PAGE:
THE FELICE BROTHERS Yonder Is The Clock (Team Love)
If Neko Case’s fabulous new album presents a somewhat glamorised, glossy version of Americana, the latest long player by upstate New Yorkers The Felice Brothers takes the genre back to its rusting, creaky origins. These serrated melodies, by turns soothing and raucous, could almost be the younger Tom Waits covering refugees from “The Basement Tapes”, grainy, sepia snapshots of that old, weird America.
These are insidious songs; they may not grab you on first listen, but live with them and their lurching mysteries will burrow into the receptive listener’s brain. My favourite Felice Brothers songs are invariably the slow-burners such as “The Big Surprise” and “Cooperstown”, which appears to equate religion with baseball and seems to gain extra resonance by having its lyrical location pinned as “Georgia in the spring of 1905”. I like the quiet ones too, though: “All When We Were Young” matches its gentle but staunch anti-war sentiment to perhaps the album’s most delicious music, and the enigmatic storytelling of “Boy From Lawrence County” is weary with resignation, like a Richmond Fontaine song that’s mislaid its plot. “Sailor Song” finds the album at its Tom Waitsiest, with its nautical subject matter, drunken piano and wheezing vocals – not that that’s a criticism, of course, more an indication of its quality. In comparison, the raucous, Poguesy party moments such as “Chicken Wire” and “Memphis Flu” seem a bit one-dimensional, although “Run Chicken Run” claws its way back up with wickedly unforgettable rhymes such as “The barber he’s all smiles/He’s from the British Isles”.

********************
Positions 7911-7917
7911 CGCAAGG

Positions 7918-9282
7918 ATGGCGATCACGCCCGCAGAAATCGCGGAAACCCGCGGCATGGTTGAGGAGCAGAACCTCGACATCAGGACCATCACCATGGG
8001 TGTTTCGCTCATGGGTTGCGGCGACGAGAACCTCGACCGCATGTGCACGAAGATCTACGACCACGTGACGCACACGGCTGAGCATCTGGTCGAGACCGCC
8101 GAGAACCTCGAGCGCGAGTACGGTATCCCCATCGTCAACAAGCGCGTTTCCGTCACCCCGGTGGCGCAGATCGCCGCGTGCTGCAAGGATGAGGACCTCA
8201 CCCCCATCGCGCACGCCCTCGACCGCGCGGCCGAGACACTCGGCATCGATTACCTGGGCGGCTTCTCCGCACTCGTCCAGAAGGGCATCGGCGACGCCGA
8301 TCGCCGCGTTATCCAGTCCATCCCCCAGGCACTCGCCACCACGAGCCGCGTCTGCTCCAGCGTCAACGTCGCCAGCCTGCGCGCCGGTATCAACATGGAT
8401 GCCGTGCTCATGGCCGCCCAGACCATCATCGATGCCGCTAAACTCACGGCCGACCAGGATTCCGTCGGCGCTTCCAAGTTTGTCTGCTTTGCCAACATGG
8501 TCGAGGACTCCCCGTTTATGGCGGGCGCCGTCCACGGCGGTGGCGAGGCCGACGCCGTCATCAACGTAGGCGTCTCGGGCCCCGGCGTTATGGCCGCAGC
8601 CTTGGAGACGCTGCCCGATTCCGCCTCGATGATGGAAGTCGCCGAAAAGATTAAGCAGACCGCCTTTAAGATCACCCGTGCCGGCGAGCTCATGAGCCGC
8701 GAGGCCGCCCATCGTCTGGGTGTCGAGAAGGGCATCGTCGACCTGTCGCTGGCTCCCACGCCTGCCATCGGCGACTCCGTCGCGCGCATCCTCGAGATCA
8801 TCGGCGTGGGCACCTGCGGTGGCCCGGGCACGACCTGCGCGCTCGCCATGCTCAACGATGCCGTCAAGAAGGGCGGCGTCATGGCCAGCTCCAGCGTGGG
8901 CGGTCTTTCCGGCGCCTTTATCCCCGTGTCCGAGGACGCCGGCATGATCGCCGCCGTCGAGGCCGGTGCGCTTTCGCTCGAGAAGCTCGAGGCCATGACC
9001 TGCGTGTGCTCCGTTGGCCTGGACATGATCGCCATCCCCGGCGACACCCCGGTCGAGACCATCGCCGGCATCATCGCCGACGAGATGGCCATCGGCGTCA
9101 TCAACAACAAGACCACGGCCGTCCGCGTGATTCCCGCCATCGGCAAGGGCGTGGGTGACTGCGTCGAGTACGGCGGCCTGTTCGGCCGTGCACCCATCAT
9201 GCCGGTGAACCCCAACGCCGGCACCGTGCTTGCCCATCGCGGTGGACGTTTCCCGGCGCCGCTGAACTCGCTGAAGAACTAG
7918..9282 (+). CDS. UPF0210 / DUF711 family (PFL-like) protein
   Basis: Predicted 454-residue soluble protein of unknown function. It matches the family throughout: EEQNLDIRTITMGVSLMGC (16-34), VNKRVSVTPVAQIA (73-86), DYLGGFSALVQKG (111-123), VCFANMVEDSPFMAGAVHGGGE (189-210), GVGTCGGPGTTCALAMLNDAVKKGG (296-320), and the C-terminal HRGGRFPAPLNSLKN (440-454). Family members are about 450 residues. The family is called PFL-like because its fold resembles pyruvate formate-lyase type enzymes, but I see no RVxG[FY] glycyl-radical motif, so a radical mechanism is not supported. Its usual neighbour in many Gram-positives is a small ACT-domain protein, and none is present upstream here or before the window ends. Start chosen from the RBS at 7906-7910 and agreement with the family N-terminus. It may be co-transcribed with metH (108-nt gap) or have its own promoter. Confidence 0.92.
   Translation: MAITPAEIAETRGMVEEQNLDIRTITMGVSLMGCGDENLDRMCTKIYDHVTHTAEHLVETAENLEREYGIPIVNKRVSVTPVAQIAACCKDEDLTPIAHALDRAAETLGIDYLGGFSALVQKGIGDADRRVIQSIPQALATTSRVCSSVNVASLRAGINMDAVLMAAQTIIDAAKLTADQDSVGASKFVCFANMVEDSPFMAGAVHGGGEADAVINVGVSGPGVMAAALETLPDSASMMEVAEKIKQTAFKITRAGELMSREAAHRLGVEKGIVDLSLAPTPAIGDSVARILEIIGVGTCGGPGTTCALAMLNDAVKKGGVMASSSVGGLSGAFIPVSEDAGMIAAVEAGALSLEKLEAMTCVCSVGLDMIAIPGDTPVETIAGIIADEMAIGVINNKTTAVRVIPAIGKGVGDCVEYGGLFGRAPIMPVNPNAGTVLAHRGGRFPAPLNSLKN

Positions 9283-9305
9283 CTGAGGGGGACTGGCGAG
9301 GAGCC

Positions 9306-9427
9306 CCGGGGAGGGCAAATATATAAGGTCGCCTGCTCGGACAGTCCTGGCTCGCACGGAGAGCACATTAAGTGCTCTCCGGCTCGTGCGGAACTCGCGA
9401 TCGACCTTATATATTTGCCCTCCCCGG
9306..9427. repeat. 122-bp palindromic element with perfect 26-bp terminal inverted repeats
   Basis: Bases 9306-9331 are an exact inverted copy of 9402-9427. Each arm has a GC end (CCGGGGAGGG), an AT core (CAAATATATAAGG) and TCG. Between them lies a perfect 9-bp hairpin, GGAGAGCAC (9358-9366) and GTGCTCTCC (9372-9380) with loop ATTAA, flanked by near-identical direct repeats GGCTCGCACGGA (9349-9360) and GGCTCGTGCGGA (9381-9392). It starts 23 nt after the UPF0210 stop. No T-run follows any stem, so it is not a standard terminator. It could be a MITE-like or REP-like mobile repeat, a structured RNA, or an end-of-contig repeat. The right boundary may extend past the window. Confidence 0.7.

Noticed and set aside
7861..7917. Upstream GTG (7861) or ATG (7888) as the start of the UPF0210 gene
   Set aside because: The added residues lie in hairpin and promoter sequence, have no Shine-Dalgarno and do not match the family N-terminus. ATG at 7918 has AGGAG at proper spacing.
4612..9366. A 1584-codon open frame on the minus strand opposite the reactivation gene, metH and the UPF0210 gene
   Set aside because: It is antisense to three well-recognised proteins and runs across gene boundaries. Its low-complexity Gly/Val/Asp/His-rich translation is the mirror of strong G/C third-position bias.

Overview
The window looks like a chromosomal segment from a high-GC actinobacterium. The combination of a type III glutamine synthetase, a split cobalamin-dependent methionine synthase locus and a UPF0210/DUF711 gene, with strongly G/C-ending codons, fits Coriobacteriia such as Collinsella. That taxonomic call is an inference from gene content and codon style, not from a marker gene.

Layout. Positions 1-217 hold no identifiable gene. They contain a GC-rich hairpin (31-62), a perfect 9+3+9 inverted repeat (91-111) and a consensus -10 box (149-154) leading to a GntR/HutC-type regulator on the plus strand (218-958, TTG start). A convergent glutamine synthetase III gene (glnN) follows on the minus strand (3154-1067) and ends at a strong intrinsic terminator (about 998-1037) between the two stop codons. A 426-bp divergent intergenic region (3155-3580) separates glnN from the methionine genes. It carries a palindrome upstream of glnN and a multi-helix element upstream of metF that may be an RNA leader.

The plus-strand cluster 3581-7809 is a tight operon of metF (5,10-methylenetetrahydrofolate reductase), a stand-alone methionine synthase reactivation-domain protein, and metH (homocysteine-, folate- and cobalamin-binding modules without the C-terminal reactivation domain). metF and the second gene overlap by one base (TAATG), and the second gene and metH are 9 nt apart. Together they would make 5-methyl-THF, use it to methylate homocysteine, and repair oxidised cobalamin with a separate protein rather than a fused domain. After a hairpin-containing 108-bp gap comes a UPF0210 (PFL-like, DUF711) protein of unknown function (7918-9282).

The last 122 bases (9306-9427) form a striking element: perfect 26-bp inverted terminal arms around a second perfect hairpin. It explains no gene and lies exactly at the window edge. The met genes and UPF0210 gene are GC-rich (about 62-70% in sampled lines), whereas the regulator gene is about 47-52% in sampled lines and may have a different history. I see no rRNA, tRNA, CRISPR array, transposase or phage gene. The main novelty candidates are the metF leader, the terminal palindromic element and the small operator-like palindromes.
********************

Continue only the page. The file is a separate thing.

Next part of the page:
It was when I noticed the wheeling accordions fluttering around some of these songs that it struck me: “Yonder Is The Clock” is what Bob Dylan’s woefully disappointing “Together Through Life” should’ve been, a rootsy hoedown that feeds the brain as much as it satisfies the feet. If only every tenth person who bought that album purchased this as well.
This is another indie vinyl release of exceptional quality, more ammunition to broadside those who complain that modern records are just CDs with scratches. Pressed on four vivid-sounding sides of 45 rpm vinyl, sleeved in a gorgeous thick cardboard gatefold and bundled with an MP3 download code, it’s a wonder to behold. Thanks, Team Love.Home